A conclusion section is not required. Although a conclusion may review the main points of the paper, do not replicate the abstract as the conclusion. A conclusion might elaborate on the importance of the work or suggest applications and extensions.


Appendixes, if needed, appear before the acknowledgment.


The preferred spelling of the word “acknowledgment” in American English is without an “e” after the “g.” Use the singular heading even if you have many acknowledgments. Avoid expressions such as “One of us (S.B.A.) would like to thank … .” Instead, write “F. A. Author thanks … .” In most cases, sponsor and financial support acknowledgments are placed in the unnumbered footnote on the first page, not here.

References and Footnotes

A. References

References need not be cited in text. When they are, number citations on the line, in square brackets inside the punctuation. Multiple references are each numbered with separate brackets. When citing a section in a book, please give the relevant page numbers. In text, refer simply to the reference number. Do not use “Ref.” or “reference” except at the beginning of a sentence: “Reference [3] shows … .” Please do not use automatic endnotes in Word, rather, type the reference list at the end of the paper using the “References” style.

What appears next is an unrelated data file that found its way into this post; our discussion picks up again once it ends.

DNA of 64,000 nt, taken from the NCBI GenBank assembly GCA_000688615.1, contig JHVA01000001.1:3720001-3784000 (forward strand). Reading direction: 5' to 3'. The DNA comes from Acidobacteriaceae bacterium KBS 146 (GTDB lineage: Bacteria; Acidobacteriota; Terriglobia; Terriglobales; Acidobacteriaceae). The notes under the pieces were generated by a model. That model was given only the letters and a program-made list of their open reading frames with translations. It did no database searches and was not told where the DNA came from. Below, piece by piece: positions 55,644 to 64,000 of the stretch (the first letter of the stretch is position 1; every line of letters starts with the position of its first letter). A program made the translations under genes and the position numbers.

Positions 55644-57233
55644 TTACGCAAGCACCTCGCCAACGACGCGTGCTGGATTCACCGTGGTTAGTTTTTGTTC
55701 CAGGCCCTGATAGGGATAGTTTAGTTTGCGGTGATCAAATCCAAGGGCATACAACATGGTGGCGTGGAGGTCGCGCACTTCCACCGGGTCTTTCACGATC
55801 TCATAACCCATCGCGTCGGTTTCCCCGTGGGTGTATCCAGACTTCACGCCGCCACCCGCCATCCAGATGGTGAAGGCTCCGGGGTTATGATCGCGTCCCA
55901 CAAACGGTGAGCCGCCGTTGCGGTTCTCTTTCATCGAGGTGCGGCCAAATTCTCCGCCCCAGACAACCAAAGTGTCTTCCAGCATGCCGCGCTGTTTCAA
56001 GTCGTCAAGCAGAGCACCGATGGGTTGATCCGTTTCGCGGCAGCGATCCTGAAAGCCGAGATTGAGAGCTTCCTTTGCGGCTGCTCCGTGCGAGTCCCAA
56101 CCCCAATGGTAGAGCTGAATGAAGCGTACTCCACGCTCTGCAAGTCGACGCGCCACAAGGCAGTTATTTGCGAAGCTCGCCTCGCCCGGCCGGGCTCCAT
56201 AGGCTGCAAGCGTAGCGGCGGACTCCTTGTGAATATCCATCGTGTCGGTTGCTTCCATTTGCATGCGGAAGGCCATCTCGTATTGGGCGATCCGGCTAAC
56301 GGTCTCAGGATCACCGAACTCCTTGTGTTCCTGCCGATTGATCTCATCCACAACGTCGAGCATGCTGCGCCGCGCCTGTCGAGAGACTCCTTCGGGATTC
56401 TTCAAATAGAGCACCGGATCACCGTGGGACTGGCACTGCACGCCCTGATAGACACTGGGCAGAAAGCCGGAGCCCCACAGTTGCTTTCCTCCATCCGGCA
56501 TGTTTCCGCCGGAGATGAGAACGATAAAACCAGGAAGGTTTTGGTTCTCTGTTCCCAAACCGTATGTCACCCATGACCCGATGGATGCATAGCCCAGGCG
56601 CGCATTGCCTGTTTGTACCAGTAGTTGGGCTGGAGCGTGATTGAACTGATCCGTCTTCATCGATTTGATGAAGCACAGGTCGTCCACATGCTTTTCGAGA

Reference numbers are set flush left and form a column of their own, hanging out beyond the body of the reference. The reference numbers are on the line, enclosed in square brackets. In all references, the given name of the author or editor is abbreviated to the initial only and precedes the last name. Use them all; use et al. only if names are not given. Use commas around Jr., Sr., and III in names. Abbreviate conference titles. When citing IEEE transactions, provide the issue number, page range, volume number, year, and/or month if available. When referencing a patent, provide the day and the month of issue, or application. References may not include all information; please obtain and include relevant information. Do not combine references. There must be only one reference with each number. If there is a URL included with the print reference, it can be included at the end of the reference.

Other than books, capitalize only the first word in a paper title, except for proper nouns and element symbols. For papers published in translation journals, please give the English citation first, followed by the original foreign-language citation See the end of this document for formats and examples of common references. For a complete discussion of references and their formats, see “The IEEE Style Manual,” available as a PDF link off the
Author Digital Toolbox
main page.